A series of agri-food events have been cancelled across the island this week as businesses hunker down to protect staff from novel coronavirus (Covid-19).

In Northern Ireland, the finals of a major rural youth competition run by ABP and an event hosted at Wilson's Country for the Guild of Agricultural Journalists are among those to be called off this week.

Some businesses are understood to have cancelled all face-to-face meetings and international travel. Retail giant Tesco is also understood to have told suppliers it is no longer holding site visits unless "absolutely necessary".

Northern Ireland Food and Drink Association (NIFDA) executive director Michael Bell said he was not aware of pressure from retailers on food processors due to the virus and said that businesses were making their own decisions on how to respond.

"Northern Ireland’s food industry already operates at very high levels of hygiene and will continue to do so," he said.

Every business is different and our advice to our members is to take sensible precautions and follow the advice and guidance provided by the Government.

Health Secretary Matt Hancock told BBC Question Time officials were "working with supermarkets" to ensure there would be no interruption to food supplies and said there was "absolutely no need" for people to stockpile.

Last night, the UK Government announced it would bring in new measures to allow supermarket depots to take deliveries through the night and was also considering temporary changes to limits on driver hours to maintain supplies.

ONE goes digital

Meanwhile, in the Republic, milk processor Dairygold has established a 'Pandemic Response Steering Group' to secure the safety and well-being of its stakeholders and partners.

Irish agri-tech firm Alltech has also cancelled its annual gathering in Lexington, Kentucky.

Alltech's flagship conference - 'ONE - The Ideas Conference' - is attended annually by more than 3,000 people representing 70 countries and was due to take place from May 23-25, 2020.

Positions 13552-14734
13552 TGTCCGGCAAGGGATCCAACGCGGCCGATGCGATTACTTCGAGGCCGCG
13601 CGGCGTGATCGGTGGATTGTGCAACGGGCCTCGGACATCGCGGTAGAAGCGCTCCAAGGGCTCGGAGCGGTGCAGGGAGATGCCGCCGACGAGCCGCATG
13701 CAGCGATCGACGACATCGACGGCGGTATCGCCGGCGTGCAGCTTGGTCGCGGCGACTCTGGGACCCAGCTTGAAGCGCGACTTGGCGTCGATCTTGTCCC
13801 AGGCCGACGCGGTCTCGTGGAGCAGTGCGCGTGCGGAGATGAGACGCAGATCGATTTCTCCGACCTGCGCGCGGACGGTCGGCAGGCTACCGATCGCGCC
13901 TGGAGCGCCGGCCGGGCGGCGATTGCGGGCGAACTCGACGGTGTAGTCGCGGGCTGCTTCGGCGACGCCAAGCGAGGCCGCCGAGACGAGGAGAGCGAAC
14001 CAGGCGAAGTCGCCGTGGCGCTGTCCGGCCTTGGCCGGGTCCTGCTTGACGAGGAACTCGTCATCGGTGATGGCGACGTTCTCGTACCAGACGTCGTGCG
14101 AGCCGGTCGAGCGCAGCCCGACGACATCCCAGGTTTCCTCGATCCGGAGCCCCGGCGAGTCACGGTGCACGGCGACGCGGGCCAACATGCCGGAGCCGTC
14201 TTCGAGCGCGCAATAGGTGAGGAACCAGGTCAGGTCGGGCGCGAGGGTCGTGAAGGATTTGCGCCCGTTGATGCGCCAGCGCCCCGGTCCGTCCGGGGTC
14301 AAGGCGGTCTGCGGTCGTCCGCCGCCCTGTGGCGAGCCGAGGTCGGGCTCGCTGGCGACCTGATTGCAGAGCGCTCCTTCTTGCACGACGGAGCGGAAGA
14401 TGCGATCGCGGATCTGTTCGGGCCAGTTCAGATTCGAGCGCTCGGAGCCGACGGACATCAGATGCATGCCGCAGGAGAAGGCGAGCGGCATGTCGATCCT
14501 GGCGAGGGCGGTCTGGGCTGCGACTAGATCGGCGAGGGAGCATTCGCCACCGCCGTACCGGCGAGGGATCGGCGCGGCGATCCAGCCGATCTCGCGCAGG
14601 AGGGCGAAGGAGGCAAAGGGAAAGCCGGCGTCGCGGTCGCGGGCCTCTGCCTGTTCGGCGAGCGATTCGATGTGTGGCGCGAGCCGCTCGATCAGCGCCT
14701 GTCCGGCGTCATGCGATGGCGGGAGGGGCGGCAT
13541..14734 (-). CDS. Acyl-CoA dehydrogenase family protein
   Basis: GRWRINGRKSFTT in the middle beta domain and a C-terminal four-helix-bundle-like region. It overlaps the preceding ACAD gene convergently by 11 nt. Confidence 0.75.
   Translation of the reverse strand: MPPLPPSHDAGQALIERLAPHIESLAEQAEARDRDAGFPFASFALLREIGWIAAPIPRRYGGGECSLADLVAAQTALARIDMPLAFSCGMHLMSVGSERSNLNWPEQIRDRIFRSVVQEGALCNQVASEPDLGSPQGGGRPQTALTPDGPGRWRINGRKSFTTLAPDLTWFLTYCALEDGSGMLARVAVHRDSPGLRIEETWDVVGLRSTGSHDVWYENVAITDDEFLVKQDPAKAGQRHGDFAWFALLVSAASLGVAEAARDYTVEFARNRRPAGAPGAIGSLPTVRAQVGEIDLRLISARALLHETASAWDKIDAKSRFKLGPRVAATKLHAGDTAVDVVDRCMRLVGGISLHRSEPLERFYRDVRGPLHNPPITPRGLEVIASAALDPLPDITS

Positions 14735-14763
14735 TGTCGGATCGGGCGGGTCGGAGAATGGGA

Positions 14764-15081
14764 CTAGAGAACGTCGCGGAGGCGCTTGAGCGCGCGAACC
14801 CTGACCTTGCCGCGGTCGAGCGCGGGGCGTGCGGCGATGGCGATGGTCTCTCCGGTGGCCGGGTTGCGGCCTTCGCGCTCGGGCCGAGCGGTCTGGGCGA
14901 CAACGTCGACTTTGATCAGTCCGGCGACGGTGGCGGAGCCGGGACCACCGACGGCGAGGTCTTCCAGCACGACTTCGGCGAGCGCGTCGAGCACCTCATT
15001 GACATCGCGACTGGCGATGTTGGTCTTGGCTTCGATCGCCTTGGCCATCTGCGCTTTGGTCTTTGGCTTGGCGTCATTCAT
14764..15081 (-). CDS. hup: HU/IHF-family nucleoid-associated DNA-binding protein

However, this year's event will instead go digital, taking place virtually as a series of live-streamed presentations due to the virus.

Organisers say the event will return as a live, in-person event in 2021.

2020 Balmoral Show

It raises questions over the likelihood of other major Northern Ireland agri-food events going ahead - such as Balmoral Show, which is set to welcome more than 120,000 visitors in mid-May.

However, a spokeswoman for the Royal Ulster Agricultural Society, which organises the show, told AgriLand things were still "full steam ahead" for 2020.

"As always, members of the public, exhibitors and livestock remain our top priority and we have comprehensive plans in place to ensure their safety and well-being," she said.

In light of the recent Covid-19 outbreak, we are updated regularly on the latest Government advice through the Events Industry Forum. At present, there is no ban on any events taking place in the UK and businesses are advised to operate as normal.

"In the lead up this year's show that takes place from Wednesday, May 13 until Saturday, May 16, we will continue to monitor any developments and follow Government advice, taking appropriate action if required."

The latest official figures at the time of publication (March 10) show a total of 373 cases confirmed in the UK with six dead as a result of the virus.

There are 24 confirmed cases confirmed so far in Ireland.